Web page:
Along with the CAM limiters I use for ALES, I also have a Sky Limit that I used at the SAM Champs in 2013 for an ALOT (Altitude Limited Old Timer) event. The Sky Limit can be set to different launch heights and different durations before motor cutoff. It is no longer being sold but it can be used for both ALES and informal F5J events.

I believe that for serious F5J events, the AMRT can't allow you to adjust the launch time, and they may restrict the ability to restart the motor. I'll look into this. The FAI rules are a bit of a challenge to parse.

When ALES was introduced, there were lots of discussions about zooming, and the F5J rules address this by recording the altitude at 10 seconds AFTER the motor is cut off, presumably after any zoom would have taken place.
Jan 01, 2015, 04:39 PM
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SoaringDude's Avatar
Quote:
Originally Posted by awilmunder
I believe that for serious F5J events, the AMRT can't allow you to adjust the launch time
Correct. In fact, with the Altis device for rigid FAI contests (e.g. regionals) you have to download and install F5J-only firmware. But for our club events the "standard" firmware will nicely handle both.

Quote:
...the F5J rules address this by recording the altitude at 10 seconds AFTER the motor is cut off...
Not quite. An F5J AMRT records the peak altitude between motor start and 10 seconds after motor cutoff. That becomes your F5J Start Height.
Jan 01, 2015, 04:48 PM
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Rules? We don't need no stinkin' rules!


I suppose no F5J thread would be complete without the official rules being posted somewhere. As Aric suggests they're kinda "twisty and turny" in places but overall not too bad.
Jan 02, 2015, 01:22 PM
E sailplane thermal hack
I've been playing around with my sky limit in f5j mode,, it's kinda cool being able to select your cutoff altitude . Some things I've noticed,, it seems very hard ( at least for me ) to guess at what altitude I'm cutting off at. One flight my altimeter indicated a 141m cutoff and I made 18 min
On another I cutoff at 190m and only got a 6min flight. It's also nice knowing EXACTLY when your going to cut the motor so that you can avoid a stall at cutoff .
This is going to be very very interesting.
Jan 02, 2015, 01:57 PM
E sailplane thermal hack
I can see where this will make for some interesting strategy decisions. For example : I've noticed that my average sink times in minimal lift conditions average between 20-26m/ min
,,,,,, so let's say one competitor I'm flying against decides to cutoff at 150m,, but I elect to cutoff at say 220m,,, my point deduction would be 85pts compared to his,,, but if conditions are minimal with little lift,, my extra 70m might net me an additional 2 or more minutes ,, and since my negative 85pts would only offset 85secs ,, I could possibly still out score him because of my much longer flight time,, especially when you factor in the fact that lift generally gets stronger and covers a bigger area up higher. Plus the 15min fly off rounds should be REAL interesting.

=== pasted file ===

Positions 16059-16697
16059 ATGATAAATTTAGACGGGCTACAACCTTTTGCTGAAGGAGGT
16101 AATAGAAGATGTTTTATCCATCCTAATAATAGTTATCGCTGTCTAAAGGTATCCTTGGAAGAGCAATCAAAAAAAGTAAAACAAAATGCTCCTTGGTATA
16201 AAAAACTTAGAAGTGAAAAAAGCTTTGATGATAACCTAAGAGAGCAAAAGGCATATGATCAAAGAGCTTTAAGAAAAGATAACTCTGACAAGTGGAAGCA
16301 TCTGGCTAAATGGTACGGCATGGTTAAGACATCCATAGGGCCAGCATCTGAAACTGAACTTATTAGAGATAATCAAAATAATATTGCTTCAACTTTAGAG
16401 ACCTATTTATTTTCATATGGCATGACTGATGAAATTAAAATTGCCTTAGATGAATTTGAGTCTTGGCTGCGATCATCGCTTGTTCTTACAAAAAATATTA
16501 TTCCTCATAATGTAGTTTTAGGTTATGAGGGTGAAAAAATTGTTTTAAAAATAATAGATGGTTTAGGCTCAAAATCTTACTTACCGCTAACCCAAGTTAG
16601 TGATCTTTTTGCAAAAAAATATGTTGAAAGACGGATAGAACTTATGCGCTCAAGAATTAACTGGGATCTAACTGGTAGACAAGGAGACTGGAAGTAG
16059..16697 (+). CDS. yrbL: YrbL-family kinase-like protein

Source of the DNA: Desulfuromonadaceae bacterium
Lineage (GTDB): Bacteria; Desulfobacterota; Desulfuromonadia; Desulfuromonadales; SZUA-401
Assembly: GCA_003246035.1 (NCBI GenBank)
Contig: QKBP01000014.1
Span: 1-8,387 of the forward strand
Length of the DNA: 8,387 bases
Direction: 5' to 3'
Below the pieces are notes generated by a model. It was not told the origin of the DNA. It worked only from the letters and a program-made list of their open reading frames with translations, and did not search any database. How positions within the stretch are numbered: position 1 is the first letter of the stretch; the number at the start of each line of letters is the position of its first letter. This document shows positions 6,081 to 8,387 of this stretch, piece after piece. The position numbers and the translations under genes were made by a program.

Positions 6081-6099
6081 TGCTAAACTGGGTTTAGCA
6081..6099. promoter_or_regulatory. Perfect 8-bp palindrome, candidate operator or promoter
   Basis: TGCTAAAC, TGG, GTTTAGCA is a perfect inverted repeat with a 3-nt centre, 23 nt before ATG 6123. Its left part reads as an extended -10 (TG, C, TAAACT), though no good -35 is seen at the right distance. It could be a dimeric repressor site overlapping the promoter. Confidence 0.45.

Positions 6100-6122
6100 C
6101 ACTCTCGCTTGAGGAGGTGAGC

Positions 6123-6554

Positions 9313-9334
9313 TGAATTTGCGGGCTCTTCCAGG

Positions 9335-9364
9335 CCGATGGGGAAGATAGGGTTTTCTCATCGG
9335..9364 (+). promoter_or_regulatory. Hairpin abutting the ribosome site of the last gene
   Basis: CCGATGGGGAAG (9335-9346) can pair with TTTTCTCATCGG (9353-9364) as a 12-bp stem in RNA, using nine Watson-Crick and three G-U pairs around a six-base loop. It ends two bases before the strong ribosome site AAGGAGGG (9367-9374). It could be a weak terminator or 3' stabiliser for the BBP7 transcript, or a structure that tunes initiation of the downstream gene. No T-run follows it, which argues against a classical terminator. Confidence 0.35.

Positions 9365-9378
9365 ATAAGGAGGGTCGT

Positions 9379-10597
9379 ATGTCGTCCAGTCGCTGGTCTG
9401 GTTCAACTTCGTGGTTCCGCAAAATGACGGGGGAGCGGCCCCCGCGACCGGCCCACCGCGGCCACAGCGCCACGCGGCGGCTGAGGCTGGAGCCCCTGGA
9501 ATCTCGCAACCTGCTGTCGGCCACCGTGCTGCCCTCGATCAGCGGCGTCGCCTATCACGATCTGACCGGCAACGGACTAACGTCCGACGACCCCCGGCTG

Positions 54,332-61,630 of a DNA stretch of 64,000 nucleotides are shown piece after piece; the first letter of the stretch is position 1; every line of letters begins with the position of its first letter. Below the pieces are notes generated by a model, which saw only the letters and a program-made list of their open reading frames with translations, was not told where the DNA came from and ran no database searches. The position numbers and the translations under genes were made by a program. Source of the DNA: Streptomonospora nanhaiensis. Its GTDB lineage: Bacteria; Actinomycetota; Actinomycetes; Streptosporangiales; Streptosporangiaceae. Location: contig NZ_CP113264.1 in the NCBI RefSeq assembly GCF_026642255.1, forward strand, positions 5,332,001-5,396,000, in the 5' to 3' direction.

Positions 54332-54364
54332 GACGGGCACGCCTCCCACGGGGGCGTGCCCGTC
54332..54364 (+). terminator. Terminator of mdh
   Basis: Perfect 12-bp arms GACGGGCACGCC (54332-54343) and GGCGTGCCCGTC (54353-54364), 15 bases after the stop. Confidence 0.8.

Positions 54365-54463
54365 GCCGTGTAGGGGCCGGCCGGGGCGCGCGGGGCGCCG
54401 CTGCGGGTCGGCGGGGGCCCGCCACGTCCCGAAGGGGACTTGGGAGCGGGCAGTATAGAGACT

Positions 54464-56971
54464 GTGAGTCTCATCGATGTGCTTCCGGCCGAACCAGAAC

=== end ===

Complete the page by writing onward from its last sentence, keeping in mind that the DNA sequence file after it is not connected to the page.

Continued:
Last edited by Airman74; Jan 02, 2015 at 02:29 PM. Reason: Poor math ;-)
Jan 02, 2015, 02:07 PM
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SoaringDude's Avatar
Quote:
Originally Posted by Airman74
I can see where this will make for some interesting strategy decisions. ,,, so let's say one competitor I'm flying against decides to cutoff at 150m,, but I elect to cutoff at say 220m,,, my point deduction would be 28pts compared to his,,,
I agree, with F5J all of a sudden there are more strategy decisions to make. One correction on your penalty calcs, though: at 220m your Start Height penalty is (200*0.5)+(20*3) = 160 points compared to the other pilot at (150*0.5) = 75 points. i.e. crossing that 200m line is v-e-r-y costly in terms of penalty points.
Jan 02, 2015, 02:34 PM
E sailplane thermal hack
Yes!! See my correction above,, my bad,, 85pt difference,, but,, that 85pts only offsets a 1:25sec flight difference ,,if my flight is 2:00 min longer at the increased launch height ,, I might still out score him..,, very interesting.

Ps edit : also,, if I chose to cutoff at say 200m in above example then the point spread between us is only equal to 25sec .
Jan 03, 2015, 02:24 PM
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nodlehs's Avatar
Remember...Where you choose your cutoff, and when the devices sample the altitude are 2 different points in time, and hence possibly altitude. Cutoff occurs at the altitude programmed, THEN, the altitude is sampled 10 secs later and that is the "launch altitude of record", as I understand it (and I could be wrong). If you don't want to go over the costly 200M line, you should actually set your limiter so that the cutoff is lower and stay just under that 200M penalty line and ensure that you are under that 200M "ceiling".

Sheldon
Jan 03, 2015, 03:00 PM
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SoaringDude's Avatar
Hi Sheldon,

Actually in F5J there is no "cutoff" there is only a 30 second motor run time limit. So you can climb as high as you feel is necessary to make your round time.

The AMRT device (e.g. Altis v4) continuously samples your altitude and records the peak it sees between motor start and 10 seconds after the point where you cut the motor. That peak is then the Start Height used to calculate your launch penalty points.